The Taigun’s interior is just as spacious as the Kushaq’s, which is to say there’s an abundance of legroom both in the front and rear, and headroom too is quite decent. The seats are very supportive, with generous bolstering all round, and you can expect a high level of comfort in the cabin; the front seats get a ventilation function too. The only downside is a lack of width, which makes sitting three abreast at the rear a bit of a squeeze.
The Taigun’s dashboard is clean and uncluttered, with the 10-inch touchscreen neatly integrated into the dash. The infotainment system has crisp, high-definition graphics and is expected to set new standards for ease of use. It has a full suite of connected features bundled in. Apple CarPlay, Android Auto and a bespoke My Volkswagen connect app are all there. There’s wireless charging too and USB Type-C which ports hint at the future readiness of the Taigun.
Again, all this kit is available in the Kushaq too, but where the Taigun goes one-up on its Czech sibling is with a full-digital instrument panel. This ‘virtual cockpit’, which is highly configurable, makes the analogue instrument cluster of the Kushaq look out of date and undoubtedly, VW will be using this feature as one of the key points of differentiation with the Kushaq.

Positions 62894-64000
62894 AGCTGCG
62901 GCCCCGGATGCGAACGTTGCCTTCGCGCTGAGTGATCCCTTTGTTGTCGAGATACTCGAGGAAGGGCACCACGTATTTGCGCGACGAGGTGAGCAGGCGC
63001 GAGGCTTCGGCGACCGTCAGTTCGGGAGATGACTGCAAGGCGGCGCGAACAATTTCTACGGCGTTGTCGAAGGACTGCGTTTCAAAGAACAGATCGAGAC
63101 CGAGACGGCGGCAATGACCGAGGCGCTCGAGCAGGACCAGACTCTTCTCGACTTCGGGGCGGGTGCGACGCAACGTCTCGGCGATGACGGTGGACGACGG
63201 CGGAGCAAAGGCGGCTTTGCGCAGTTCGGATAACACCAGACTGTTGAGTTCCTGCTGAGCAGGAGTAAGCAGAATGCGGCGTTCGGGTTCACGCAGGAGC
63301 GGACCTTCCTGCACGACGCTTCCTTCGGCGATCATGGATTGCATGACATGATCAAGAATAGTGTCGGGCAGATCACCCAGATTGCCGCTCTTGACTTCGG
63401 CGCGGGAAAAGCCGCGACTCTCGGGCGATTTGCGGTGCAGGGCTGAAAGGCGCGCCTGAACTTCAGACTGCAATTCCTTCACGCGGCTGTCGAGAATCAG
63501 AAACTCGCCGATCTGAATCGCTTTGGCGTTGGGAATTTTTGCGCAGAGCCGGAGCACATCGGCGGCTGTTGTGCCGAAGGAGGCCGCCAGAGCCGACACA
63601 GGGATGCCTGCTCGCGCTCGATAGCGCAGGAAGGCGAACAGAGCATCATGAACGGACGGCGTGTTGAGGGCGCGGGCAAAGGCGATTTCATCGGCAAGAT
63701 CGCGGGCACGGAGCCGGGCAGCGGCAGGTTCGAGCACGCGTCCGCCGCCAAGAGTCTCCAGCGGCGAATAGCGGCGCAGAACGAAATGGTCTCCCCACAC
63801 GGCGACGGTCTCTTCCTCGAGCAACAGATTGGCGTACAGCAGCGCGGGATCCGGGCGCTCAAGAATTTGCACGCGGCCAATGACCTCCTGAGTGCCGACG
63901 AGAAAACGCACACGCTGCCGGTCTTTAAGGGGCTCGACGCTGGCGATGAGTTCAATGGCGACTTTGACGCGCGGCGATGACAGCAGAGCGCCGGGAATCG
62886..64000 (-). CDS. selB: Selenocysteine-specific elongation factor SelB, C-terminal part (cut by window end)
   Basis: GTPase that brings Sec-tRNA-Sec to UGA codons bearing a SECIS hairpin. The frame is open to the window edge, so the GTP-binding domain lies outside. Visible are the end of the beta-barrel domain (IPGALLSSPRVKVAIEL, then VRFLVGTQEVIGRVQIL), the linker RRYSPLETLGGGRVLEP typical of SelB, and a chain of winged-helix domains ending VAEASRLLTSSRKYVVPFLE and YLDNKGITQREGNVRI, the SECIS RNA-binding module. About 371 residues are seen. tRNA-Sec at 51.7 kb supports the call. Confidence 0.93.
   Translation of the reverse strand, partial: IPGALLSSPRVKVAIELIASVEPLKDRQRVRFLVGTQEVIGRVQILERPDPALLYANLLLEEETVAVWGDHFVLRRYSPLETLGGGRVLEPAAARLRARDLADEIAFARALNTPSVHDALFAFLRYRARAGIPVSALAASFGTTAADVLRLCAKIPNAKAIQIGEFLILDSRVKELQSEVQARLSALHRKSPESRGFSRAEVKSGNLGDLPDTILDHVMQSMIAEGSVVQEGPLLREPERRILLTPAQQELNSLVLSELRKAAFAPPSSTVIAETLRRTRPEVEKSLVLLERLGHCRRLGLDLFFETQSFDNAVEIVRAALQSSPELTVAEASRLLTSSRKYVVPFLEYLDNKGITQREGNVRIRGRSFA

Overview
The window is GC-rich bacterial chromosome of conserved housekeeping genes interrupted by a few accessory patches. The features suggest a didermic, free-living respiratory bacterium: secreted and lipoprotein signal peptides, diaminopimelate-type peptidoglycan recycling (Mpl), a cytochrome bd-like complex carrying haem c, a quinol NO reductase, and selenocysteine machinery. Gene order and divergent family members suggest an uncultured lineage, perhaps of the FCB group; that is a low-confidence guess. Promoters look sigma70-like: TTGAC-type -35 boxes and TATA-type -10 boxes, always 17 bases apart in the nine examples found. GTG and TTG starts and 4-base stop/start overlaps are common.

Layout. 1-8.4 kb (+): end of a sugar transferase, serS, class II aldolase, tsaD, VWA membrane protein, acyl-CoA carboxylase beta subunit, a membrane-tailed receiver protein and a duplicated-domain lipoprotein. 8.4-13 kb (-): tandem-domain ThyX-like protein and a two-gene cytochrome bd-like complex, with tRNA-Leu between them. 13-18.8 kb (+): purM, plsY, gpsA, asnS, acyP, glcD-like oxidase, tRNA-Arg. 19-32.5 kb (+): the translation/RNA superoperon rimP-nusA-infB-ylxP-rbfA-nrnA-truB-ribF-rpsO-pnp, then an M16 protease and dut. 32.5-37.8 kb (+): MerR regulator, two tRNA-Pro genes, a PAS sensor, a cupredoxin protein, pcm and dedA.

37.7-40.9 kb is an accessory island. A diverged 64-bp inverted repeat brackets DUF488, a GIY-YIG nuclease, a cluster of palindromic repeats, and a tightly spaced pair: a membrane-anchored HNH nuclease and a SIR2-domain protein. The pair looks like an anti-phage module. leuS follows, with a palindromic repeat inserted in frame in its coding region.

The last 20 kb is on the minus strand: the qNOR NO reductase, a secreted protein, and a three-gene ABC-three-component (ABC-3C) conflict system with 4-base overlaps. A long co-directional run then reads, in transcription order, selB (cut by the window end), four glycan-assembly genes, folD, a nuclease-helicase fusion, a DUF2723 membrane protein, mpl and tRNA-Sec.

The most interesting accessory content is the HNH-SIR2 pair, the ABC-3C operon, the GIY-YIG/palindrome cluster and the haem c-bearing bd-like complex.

In terms of practicality, the Taigun has generous storage areas in the cabin, though the boot isn’t the most spacious by class standards and the high loading lip calls for effort whilst loading bags. The seats split 60:40 for added versatility.
Interior quality is pretty good, with nicely textured and soft touch materials provided where it matters, though in the lower regions of the cabin you can spot some hard plastic bits. Like in the Kushaq (which shares the identical roof panel) the Taigun too gets a cheap looking woven fabric for the roof liner and a small sunroof.
There’s no stinting on safety though. The Taigun gets ESC as standard, six airbags on certain variants, tyre pressure deflation warning, child seat mounts and even the middle passenger at the rear is looked after with a three-point safety belt and his own head restraint.
Volkswagen Taigun: engines
The Taigun will get the same pair of 1.0 and 1.5 TSI engines and gearboxes as the Kushaq and our experience with the Skoda SUV tells us that the powertrain will be one of the Taigun’s strengths as well.
The mainstay will be the 115hp 1.0 TSI engine, which VW invested heavily to locally assemble it in India. It’s a smooth, feisty engine that punches above its weight and is mated to a 6-speed manual and 6-speed torque converter auto, and has a wide enough appeal to fulfil most needs. Of course, the 150hp 1.5 TSI mated to a smooth and fast shifting 7-speed DSG auto will enhance the driving experience to a different level and is clearly the enthusiast’s choice.
And it’s the enthusiasts, those looking for driving pleasure in a tough, well-built and practical SUV, that the Taigun will appeal to the most. The price too is expected to be very appealing, and though the company is tight-lipped on it, expect it to be priced between Rs 10-16 lakh when it goes on sale this August.
It looks like VW has finally learned what it means to be glocal and win the hearts of Indian customers.